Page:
As I get older, I have begun reading more about health and wellness. So it’s no surprise that I felt it makes sense to add this category to my Bookshelf. I’m sure it’s going to grow as I pay more attention to these matters.
Bill Bryson. The Body: A Guide for Occupants. New York: Doubleday, 2019.
This is a highly intelligent, comprehensive tour of, well, us, our bodies. Bryson has gone far and wide to find experts on all aspects of our bodies, and in his entertaining yet informed fashion reviews almost everything. We are an extremely complicated physical entity, and I must say I’m impressed that it mostly works at all. He does cover the successes and failures of our body to adapt to the world we live in. And it’s very up-to-date, as many of the experts he consulted were interviewed in just the last few years. One constant theme is how many mysteries about us remain. We often don’t know why things are the way they are. And many of the things wrong with us — diseases, allergies, etc. — are still not understood. He’s also good about disabusing us of myths and other misunderstandings. It’s classic Bryson at his best.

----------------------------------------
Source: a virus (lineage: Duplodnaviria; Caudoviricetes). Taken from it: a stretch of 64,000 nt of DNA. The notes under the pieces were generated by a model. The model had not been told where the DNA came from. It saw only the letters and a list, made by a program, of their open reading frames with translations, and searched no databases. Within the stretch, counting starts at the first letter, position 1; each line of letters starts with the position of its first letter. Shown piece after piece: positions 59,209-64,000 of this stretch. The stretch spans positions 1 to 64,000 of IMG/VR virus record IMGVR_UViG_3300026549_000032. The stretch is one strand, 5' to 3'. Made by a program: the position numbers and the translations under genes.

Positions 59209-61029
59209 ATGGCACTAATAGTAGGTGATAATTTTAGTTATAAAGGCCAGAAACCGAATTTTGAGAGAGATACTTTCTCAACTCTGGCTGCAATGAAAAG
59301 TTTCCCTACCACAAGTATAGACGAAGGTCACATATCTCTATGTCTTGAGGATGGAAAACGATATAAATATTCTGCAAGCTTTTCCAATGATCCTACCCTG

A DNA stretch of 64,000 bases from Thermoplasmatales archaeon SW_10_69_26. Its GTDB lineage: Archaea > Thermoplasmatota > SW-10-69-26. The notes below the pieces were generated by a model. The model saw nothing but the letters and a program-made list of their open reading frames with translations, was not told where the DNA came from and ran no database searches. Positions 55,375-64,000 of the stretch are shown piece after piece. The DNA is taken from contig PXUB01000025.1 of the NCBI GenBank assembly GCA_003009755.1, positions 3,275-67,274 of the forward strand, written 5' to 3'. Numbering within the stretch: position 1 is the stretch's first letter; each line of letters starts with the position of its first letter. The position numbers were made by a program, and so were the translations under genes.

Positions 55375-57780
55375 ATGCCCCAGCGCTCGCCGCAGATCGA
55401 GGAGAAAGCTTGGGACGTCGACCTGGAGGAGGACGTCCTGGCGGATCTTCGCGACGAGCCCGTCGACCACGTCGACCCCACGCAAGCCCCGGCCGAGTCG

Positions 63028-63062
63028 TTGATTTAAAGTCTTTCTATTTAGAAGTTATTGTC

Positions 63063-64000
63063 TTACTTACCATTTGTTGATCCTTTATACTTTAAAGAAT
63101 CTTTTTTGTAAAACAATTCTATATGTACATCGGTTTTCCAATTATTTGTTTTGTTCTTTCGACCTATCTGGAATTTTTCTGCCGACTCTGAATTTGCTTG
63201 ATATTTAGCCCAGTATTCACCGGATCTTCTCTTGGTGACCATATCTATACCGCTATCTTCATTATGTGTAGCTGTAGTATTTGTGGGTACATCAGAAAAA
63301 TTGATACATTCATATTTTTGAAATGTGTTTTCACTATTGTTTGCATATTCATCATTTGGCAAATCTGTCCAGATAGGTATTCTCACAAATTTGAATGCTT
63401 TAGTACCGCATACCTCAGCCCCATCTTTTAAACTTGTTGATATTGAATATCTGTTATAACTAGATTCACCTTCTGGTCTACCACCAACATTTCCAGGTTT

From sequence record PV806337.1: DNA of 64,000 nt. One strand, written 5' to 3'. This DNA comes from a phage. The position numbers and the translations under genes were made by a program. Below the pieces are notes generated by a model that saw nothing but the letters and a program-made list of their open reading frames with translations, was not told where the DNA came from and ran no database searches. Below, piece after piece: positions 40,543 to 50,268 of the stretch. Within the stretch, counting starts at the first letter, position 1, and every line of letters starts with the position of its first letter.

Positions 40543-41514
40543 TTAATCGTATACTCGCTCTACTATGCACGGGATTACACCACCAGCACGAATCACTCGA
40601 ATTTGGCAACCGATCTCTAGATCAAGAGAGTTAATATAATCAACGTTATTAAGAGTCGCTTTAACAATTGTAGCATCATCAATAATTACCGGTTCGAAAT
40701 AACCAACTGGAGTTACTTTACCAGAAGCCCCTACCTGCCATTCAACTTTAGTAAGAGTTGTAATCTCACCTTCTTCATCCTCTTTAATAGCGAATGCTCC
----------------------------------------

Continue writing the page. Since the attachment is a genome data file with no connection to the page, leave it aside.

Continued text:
Atul Gawande. Being Mortal: Medicine and What Matters in the End. New York: Metropolitan Books, 2014.
This book is all about the end of life, and how the usual medical approaches mismatch what is best for the patient. Doctors are trained to do everything they can to try to keep a patient alive. Therefore, patients who have a terminal illness often get relentless tests and other, often terrible treatments. Instead, they should work with their doctor to achieve what is most important to them in their final days. And, surprisingly, often when this is done, say, through hospice care, the patent actually lives longer, and in any case, is much happier. He illustrates this with numerous examples, probably the most telling is that of his own father. This is a book that all of us elderly should read, and work with our medical folks to achieve the kind of results he advocates.